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Baleen Whales

A scientist from outer space scanning the earth for life forms might exclaim “There be whales here.” For the most powerful voice on our planet belongs to the blue whale—the largest animal ever to have lived on the planet. Comparable in sonic energy to the twin booster rockets of the space shuttle, the blue whale’s moan can cross an ocean and echo from the other side.

Such long-distance calls also represent the first infrasound of biological origin accurately described. Nonbiological sources of infrasound abound, including thunder, air turbulence, jet engines, volcanoes, earthquakes on land, and waves and ships in the ocean. In the early 1950s, with new electronic underwater listening devices spun-off from World War II research, scientists recorded infrasonic pulses of sound. Electronics revealed one-second-long tones at 20 Hz, about the lowest bass humans can hear. First thought to be Russian submarines, then a whale’s heartbeat, scientists finally realized the sounds were the vocalizations of fin whales.

Fin and blue whales belong to the order Cetacea, which also includes killer whales and sperm whales, as well as dolphins. But the blue whale and its relatives, such as the right, fin and humpback, all lack the teeth so obvious in killer whales, for example. They eat small crustaceans, filtering them from huge mouthfuls of water with a plate called baleen. Baleen, made of a material like our fingernails, gives this group its name.

The mode of eating is not the only difference between toothed whales and baleen whales. Baleen whales’ eating habits require them to migrate long distances. The humpback, for example, mates in Hawaiian waters and feeds—only in the summer—near Alaska. Baleen whales also differ in growth and social structure, both of which affect their means of communication. Besides being the biggest animal, blue whales get big the fastest. A blue whale calf grows by 175 pounds and more than an inch a day. She only nurses for six months—at which time she’s at least half her adult size—and sexually matures in less than five years.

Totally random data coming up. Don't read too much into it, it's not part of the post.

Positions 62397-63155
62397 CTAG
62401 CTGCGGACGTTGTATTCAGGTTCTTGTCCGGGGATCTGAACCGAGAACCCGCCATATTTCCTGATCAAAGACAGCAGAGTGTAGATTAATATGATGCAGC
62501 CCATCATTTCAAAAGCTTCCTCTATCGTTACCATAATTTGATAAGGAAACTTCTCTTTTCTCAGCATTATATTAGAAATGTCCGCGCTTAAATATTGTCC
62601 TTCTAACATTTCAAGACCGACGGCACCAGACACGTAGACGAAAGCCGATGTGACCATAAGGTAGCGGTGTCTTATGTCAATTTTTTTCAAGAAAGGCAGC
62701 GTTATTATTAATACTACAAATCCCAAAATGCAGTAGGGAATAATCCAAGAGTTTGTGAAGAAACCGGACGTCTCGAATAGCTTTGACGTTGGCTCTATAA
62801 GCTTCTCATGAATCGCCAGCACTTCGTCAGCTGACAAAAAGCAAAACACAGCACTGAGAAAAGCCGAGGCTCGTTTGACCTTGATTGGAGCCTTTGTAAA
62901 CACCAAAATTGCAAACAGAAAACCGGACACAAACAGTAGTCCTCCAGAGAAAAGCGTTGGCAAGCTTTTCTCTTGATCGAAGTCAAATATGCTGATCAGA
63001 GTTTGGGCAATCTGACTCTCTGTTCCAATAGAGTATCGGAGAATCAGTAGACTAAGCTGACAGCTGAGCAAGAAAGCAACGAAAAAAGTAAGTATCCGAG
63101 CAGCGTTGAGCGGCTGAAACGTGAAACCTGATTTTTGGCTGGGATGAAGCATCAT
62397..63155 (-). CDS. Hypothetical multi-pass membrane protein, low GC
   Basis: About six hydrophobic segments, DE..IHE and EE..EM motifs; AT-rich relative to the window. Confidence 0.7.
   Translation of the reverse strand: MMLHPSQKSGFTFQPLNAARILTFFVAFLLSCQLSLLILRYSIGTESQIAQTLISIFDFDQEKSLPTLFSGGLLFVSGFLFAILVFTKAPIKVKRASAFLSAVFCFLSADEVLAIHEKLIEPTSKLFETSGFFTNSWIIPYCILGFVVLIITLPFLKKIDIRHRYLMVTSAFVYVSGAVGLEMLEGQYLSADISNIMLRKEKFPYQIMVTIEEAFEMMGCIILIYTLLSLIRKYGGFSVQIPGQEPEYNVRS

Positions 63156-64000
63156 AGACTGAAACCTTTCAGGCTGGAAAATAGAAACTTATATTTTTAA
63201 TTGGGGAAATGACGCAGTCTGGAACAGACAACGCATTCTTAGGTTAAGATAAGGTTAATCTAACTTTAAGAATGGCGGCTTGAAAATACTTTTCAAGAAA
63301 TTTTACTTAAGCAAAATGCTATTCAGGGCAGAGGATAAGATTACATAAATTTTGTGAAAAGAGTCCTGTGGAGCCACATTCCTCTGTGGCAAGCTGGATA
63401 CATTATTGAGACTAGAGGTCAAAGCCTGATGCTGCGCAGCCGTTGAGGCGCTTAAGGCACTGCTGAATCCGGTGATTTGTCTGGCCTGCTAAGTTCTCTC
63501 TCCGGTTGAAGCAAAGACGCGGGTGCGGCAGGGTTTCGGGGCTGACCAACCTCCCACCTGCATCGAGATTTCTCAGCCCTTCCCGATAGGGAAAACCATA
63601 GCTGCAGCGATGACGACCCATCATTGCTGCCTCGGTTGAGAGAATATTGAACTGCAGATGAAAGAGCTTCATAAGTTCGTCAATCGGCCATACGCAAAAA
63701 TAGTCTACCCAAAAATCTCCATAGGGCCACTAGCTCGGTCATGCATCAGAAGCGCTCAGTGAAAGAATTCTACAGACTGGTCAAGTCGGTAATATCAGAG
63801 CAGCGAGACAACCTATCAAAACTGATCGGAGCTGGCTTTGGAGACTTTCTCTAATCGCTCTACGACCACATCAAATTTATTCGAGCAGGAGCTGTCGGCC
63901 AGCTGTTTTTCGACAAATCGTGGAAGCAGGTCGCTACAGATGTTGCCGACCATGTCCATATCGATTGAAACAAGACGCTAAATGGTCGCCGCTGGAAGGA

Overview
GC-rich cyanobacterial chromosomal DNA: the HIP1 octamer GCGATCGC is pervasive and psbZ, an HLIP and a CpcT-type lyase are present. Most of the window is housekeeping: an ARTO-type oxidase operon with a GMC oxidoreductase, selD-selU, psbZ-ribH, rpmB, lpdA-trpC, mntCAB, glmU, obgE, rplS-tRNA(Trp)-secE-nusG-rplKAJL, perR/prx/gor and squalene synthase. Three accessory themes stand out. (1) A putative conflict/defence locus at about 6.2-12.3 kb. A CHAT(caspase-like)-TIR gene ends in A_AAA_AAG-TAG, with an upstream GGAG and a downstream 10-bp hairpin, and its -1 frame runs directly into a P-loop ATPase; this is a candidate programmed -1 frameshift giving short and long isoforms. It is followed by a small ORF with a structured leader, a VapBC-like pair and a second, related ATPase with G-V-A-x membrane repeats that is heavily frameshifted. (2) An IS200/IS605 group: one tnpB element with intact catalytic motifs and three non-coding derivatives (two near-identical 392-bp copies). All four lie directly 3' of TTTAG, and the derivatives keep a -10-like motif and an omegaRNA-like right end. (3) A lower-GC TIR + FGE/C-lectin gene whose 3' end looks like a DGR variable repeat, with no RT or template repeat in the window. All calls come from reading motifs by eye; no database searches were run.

The relationship between a mother and her calf, however short, is the longest lasting one in baleen whale society. Although groups migrate, feed and breed together, they remain fluid, and a particular group structure may last only hours. No well-studied species of baleen whale forms monogamous mating pairs, so when males find females, the competition heats up.

Male whales, like males of many other species, appear to advertise themselves vocally. But no other animals do so in such an elaborate way. Humpback whales sing a complex song, which can last up to 20 minutes. The songs comprises several parts, each of many notes, ranging from a bass rumble to a shrill squeak. Each male sings the song over and over, part for part, note for note, sometimes spending hours in a single concert.

Dolphins identify themselves and each other with signature whistles. But scientists have yet to determine whether baleen whale songs identify an individual. Whales singing with any one group, however, all sing slight variations on a single song. This observation could lead to the conclusion that the song is genetically hardwired, but for the fact that the song changes over time. Gradually throughout the singing season, note by note, the song evolves, with the result that a given community song may bear little resemblance to the song of a year before. This change does not come about by a complete change in the makeup of the group, as individual whales can be identified by markings from year to year.

What are whales doing with their songs and infrasonic calls? No one knows for sure. The songs appear important in mating, and infrasonic calls may allow whales to keep in touch over long distances. One scientist estimated a fin whale could pick up a broadcast by another fin 3,000 miles away. Infrasonic calls travel such distances intact under water because the sound waves bounce off the under surface of the water, as well as off boundaries between cold and warm water. So instead of spreading as sound does in air, infrasound travels in a corridor, dissipating much less quickly than it would in air. Furthermore, the wavelength of a particular pitch increases more than four times in water, making it even better as a long-distance signal.